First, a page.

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Conclusion: ‘This Scribling Age’

  1. Helen Wilcox

Published Online: 30 NOV 2013

DOI: 10.1002/9781118327647.oth

1611: Authority, Gender and the Word in Early Modern England

1611: Authority, Gender and the Word in Early Modern England

How to Cite

Wilcox, H. (ed) (2014) Conclusion: ‘This Scribling Age’, in 1611: Authority, Gender and the Word in Early Modern England, John Wiley & Sons, Ltd, Oxford, UK. doi: 10.1002/9781118327647.oth

Publication History

  1. Published Online: 30 NOV 2013
  2. Published Print: 2 JAN 2014

ISBN Information

Print ISBN: 9781405193917

Online ISBN: 9781118327647

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Keywords:

  • intertextual richness of 1611;
  • textual culture;
  • tragicomedy

Summary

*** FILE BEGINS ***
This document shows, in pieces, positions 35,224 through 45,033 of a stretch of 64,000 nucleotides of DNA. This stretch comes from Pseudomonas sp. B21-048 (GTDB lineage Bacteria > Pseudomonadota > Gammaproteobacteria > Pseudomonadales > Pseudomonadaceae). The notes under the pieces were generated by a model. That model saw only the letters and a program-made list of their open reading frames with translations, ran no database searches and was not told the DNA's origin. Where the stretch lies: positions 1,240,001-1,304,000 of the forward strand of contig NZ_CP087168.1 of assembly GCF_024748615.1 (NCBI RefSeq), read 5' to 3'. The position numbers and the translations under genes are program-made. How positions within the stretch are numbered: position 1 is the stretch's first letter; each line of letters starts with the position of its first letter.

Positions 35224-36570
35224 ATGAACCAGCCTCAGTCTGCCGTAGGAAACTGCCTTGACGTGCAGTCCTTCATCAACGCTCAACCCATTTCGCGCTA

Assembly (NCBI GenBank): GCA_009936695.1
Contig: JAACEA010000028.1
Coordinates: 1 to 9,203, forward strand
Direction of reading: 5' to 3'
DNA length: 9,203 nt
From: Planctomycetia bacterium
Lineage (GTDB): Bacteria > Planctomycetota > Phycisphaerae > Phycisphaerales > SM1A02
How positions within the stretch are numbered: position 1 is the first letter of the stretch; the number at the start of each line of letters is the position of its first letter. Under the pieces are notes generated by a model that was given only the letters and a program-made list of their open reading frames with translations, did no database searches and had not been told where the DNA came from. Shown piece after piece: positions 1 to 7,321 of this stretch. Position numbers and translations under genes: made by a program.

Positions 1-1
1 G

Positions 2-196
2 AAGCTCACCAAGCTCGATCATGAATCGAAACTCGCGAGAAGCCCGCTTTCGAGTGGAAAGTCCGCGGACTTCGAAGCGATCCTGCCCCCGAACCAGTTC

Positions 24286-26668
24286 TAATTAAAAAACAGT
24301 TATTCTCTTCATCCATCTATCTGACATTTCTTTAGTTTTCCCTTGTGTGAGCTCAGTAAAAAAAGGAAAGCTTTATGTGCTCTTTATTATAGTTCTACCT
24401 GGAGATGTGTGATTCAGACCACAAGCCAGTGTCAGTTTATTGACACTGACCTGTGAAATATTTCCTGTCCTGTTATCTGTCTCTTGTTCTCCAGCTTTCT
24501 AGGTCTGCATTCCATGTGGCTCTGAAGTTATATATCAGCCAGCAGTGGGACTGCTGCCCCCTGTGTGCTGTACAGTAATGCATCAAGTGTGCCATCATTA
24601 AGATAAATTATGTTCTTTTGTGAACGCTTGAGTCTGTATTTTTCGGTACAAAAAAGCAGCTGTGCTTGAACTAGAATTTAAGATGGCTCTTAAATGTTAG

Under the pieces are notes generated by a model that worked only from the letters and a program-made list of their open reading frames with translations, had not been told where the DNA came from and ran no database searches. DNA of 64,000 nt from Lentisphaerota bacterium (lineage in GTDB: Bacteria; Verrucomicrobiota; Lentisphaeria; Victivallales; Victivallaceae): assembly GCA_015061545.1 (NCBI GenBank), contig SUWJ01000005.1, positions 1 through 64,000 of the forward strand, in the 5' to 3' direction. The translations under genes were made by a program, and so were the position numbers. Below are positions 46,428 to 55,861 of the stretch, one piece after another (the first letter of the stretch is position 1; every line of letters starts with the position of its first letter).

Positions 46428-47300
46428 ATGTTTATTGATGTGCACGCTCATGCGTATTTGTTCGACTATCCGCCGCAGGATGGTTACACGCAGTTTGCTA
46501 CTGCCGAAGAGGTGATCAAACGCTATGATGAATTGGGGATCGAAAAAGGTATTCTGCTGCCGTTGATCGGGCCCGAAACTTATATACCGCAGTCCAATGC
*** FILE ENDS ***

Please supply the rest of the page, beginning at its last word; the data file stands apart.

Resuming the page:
Tragicomedy is a genre of transition, crossing from danger to safety, from a tragic perception of the world to a potentially comic interpretation. This is a particularly apt dramatic mode for a year in which a great deal was in transition politically and textually. One of the key activities in the textual culture of 1611 is translation – by which is meant both the work of transferring a text from one language to another, and the wider culture of reinterpretation and rereading. This chapter shows how the ′anatomy′ of an individual year in terms of its textual and creative impulses can cumulatively reveal a distinctive cultural mood. It focuses on the intertextual richness of 1611. In 1611, a great number of strange and fascinating things were written, performed and published. The chapter offers a glimpse of the rich and densely interwoven textual culture of one early modern year.